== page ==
- Sports. An athlete, play, leader who significantly changes the outcome of a game, contest, mission, product, etc.
- A person(s) or thing that dramatically changes the course, strategy, character of something significant
Game-changing individuals often use their personality traits and attitude to spark change. (Investopedia)
In America, tonight the Super Bowl will be enjoyed by 130 million people, mostly virtually without parties, as the Tampa Bay Buccaneers and the Kansas City Chiefs face off to achieve football superiority for Super Bowl LV. As divided as this nation has been, Republicans and Democrats come together around sports, especially football as do citizens, fans and players from all backgrounds, ethnicities and walks of life. Sports can lift us up and out from our stuck, narrow and sometimes selfish perspectives.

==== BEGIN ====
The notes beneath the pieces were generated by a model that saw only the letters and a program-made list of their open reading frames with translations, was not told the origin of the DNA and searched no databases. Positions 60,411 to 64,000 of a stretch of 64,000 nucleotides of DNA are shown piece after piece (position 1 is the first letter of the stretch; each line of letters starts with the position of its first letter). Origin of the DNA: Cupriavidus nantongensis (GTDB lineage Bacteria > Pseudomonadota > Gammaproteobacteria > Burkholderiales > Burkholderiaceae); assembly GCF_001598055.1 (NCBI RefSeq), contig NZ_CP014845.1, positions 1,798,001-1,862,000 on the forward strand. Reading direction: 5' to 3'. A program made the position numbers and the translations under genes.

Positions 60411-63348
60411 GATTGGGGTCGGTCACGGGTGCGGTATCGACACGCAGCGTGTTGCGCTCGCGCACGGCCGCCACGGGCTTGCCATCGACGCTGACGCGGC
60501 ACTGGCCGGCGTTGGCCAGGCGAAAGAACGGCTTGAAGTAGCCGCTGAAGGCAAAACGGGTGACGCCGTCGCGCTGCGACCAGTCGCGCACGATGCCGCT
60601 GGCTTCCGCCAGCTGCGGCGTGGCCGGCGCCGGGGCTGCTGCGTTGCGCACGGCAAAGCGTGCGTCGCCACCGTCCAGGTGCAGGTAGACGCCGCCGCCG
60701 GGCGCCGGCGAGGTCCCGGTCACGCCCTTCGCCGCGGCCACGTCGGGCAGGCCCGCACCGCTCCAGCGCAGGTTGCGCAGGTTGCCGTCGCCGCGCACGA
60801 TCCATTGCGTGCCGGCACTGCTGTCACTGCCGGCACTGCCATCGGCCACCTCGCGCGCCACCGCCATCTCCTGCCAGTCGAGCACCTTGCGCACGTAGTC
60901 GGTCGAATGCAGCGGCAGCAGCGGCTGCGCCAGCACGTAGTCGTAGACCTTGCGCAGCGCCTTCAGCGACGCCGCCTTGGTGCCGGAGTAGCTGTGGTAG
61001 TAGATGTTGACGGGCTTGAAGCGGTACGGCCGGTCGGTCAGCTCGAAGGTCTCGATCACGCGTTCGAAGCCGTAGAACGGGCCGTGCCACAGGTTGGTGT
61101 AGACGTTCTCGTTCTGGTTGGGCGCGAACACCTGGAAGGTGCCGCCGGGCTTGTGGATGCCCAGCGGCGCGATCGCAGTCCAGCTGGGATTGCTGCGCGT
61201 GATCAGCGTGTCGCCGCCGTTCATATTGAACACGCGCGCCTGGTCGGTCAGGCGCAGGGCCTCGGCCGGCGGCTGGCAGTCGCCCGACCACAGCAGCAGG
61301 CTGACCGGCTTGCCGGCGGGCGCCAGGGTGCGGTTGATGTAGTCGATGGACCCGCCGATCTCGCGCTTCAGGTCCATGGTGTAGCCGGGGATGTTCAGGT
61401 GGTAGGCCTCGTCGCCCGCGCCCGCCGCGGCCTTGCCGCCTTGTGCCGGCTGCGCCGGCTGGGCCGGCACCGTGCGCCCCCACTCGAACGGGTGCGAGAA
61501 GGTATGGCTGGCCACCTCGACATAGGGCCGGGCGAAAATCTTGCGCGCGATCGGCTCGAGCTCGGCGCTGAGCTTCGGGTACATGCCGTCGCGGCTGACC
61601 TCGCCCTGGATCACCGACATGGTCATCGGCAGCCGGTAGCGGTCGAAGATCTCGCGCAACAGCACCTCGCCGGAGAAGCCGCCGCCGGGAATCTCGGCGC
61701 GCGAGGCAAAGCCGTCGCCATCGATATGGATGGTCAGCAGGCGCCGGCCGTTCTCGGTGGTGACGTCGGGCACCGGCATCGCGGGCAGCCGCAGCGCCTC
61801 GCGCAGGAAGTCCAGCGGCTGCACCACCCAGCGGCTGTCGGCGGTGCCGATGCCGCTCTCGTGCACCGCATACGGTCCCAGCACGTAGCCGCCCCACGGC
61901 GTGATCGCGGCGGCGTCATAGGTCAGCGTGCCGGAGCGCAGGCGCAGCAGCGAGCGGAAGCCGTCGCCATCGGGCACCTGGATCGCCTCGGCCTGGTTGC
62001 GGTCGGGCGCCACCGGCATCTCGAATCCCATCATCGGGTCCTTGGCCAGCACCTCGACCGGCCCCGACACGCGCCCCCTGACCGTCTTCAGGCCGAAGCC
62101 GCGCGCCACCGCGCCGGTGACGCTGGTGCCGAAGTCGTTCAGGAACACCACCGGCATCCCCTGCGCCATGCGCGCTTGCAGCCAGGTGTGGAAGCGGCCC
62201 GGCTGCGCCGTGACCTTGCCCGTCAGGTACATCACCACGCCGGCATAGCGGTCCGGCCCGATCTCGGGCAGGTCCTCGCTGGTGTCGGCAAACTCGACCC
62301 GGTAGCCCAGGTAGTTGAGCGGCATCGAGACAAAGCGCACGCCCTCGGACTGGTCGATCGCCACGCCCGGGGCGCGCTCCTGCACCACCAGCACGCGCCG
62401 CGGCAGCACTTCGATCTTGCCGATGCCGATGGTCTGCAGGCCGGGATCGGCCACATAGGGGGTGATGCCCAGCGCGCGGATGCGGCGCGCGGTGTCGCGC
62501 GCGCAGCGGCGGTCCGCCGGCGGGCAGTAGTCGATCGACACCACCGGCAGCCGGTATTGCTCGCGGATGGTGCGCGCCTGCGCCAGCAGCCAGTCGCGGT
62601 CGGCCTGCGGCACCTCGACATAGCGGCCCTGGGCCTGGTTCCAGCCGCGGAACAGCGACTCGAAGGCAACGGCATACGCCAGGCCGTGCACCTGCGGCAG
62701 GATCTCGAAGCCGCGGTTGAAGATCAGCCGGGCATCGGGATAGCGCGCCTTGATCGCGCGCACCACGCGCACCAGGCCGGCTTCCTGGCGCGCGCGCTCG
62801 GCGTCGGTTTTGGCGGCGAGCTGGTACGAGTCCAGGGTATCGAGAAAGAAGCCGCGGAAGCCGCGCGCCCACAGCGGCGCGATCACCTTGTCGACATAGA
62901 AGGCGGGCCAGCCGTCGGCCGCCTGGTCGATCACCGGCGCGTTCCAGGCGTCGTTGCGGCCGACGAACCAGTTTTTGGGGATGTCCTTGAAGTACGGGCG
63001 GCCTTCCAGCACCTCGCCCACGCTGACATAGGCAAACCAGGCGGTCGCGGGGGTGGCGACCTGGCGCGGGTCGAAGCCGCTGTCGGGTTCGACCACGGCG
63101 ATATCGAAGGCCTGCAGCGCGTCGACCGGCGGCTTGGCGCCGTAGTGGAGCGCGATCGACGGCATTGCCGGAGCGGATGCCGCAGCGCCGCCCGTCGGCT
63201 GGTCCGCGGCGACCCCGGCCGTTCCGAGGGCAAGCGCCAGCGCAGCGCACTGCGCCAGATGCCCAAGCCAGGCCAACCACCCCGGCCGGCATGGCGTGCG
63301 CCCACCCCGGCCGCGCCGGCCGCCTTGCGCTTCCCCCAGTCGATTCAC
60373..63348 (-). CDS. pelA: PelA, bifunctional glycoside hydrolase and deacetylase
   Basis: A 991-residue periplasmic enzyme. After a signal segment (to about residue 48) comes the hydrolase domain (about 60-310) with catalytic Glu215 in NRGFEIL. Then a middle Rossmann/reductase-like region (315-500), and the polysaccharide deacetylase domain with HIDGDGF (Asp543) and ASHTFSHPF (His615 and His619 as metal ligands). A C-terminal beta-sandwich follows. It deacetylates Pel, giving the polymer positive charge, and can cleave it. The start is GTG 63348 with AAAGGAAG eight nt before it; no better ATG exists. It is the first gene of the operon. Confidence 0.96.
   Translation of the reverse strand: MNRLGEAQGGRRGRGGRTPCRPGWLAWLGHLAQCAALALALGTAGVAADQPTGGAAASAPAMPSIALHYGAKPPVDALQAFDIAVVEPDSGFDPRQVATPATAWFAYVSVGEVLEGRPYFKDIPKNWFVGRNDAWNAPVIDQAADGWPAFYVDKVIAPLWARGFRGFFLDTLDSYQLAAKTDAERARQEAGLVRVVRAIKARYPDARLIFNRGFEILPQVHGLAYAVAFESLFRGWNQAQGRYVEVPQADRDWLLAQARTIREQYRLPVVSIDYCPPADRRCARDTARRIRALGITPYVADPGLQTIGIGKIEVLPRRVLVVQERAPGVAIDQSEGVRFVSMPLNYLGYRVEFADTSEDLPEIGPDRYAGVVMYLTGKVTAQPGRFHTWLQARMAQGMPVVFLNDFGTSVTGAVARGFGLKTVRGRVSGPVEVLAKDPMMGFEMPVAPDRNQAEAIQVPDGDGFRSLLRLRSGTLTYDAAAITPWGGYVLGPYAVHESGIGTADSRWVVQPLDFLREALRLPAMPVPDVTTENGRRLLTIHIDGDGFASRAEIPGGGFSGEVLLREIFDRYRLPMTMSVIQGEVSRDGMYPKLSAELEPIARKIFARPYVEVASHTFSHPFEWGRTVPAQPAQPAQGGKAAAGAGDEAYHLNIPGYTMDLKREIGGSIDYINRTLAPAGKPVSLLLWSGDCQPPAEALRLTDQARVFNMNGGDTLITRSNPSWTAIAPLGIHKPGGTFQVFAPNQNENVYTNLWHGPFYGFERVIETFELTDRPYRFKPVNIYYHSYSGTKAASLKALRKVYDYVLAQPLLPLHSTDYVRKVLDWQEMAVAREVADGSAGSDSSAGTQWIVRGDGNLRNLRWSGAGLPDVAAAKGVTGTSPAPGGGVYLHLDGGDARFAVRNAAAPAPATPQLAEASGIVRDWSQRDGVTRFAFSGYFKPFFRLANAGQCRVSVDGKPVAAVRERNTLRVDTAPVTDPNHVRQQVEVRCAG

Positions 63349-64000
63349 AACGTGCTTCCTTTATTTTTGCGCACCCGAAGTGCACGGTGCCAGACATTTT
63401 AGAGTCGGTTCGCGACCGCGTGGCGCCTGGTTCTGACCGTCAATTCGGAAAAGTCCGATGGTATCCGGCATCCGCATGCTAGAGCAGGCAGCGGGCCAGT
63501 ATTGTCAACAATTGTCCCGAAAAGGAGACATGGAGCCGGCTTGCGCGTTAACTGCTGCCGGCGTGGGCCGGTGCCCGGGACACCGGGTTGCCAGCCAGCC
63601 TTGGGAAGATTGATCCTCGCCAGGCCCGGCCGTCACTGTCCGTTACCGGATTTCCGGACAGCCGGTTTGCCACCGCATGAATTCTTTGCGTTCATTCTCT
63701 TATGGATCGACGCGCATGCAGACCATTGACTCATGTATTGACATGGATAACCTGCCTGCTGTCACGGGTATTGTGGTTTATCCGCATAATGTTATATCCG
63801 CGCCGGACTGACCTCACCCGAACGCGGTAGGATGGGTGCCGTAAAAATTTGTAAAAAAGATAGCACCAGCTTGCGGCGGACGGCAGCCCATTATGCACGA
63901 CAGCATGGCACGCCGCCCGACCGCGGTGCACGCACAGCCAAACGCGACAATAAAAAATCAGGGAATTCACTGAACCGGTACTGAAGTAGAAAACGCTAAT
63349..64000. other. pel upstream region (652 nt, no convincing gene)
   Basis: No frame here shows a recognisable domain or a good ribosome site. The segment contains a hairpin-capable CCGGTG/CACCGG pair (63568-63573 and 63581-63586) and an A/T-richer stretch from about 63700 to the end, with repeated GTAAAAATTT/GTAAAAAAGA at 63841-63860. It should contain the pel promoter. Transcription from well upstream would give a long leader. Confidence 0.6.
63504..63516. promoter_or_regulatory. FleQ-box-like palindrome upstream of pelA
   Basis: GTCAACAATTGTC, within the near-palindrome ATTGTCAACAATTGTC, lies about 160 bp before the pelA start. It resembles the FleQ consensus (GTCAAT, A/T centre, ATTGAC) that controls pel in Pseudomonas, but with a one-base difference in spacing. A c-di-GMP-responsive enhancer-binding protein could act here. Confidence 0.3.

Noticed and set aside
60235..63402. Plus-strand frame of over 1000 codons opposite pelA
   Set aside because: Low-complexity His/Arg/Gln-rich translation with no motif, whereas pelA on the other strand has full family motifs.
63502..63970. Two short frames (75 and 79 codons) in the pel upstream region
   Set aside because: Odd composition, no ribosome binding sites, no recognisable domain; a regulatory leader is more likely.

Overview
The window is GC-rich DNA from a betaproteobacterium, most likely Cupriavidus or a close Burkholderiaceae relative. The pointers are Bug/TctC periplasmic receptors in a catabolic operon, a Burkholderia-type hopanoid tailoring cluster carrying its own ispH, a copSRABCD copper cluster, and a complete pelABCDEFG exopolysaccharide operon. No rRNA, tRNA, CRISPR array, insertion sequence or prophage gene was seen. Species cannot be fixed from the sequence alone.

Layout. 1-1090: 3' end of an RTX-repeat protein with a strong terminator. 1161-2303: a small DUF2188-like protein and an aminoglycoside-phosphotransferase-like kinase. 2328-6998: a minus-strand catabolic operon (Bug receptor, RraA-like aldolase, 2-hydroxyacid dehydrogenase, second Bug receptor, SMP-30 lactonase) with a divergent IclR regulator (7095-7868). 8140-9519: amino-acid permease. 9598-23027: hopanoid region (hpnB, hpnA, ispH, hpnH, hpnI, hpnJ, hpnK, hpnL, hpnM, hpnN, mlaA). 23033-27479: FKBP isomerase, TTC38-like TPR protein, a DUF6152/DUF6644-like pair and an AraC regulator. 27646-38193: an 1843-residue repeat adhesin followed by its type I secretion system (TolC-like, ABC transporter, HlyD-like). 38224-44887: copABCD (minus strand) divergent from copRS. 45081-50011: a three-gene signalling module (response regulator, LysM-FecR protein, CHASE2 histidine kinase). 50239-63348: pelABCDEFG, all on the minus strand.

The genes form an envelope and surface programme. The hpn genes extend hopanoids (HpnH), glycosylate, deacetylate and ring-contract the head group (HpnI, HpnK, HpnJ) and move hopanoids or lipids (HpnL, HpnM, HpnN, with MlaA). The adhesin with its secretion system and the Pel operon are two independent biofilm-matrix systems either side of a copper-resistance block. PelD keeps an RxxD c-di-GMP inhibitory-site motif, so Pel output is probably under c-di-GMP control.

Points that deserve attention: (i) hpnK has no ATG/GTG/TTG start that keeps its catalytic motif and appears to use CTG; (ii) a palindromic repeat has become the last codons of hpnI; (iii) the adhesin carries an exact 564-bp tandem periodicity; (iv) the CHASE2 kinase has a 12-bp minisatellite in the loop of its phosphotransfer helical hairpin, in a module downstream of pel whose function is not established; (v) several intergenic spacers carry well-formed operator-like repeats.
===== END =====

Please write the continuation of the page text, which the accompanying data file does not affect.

Today, we introduce you to two baseball stars, one black and one white, who joined together ten years ago today when the white baseball coach, Tom Walter, stepped in to help his young black athlete, Kevin Jordan, fight his diagnosis of ANCA Vasculitis by donating his kidney and saving his life. Today they mark a decade of fighting systemic racism by empowering young people to take action and create lasting change in their communities. Their non-profit called, Get in the Game, encourages young people to get off the sidelines to create the kind of world in which they want to live in as true game-changers.